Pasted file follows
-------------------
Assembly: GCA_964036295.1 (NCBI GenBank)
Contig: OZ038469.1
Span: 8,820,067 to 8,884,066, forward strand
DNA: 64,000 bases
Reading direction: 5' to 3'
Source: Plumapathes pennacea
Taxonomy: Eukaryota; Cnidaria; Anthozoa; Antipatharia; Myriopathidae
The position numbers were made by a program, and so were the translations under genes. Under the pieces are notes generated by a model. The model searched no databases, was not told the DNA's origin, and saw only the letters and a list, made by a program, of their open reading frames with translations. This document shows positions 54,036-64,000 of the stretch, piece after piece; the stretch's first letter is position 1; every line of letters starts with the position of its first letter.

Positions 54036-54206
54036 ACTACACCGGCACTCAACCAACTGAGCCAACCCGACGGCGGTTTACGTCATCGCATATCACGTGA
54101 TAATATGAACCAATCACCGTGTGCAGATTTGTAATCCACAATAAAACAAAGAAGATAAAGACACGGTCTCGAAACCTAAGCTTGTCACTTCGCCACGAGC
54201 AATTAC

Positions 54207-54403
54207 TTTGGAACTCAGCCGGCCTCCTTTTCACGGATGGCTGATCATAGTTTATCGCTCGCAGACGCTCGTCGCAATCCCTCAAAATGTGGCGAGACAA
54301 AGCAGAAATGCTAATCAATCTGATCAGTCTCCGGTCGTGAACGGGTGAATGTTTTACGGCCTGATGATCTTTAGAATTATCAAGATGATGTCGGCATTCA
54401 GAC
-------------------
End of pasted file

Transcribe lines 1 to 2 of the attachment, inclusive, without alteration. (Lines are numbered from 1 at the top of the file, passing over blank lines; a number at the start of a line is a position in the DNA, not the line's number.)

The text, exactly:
Assembly: GCA_964036295.1 (NCBI GenBank)
Contig: OZ038469.1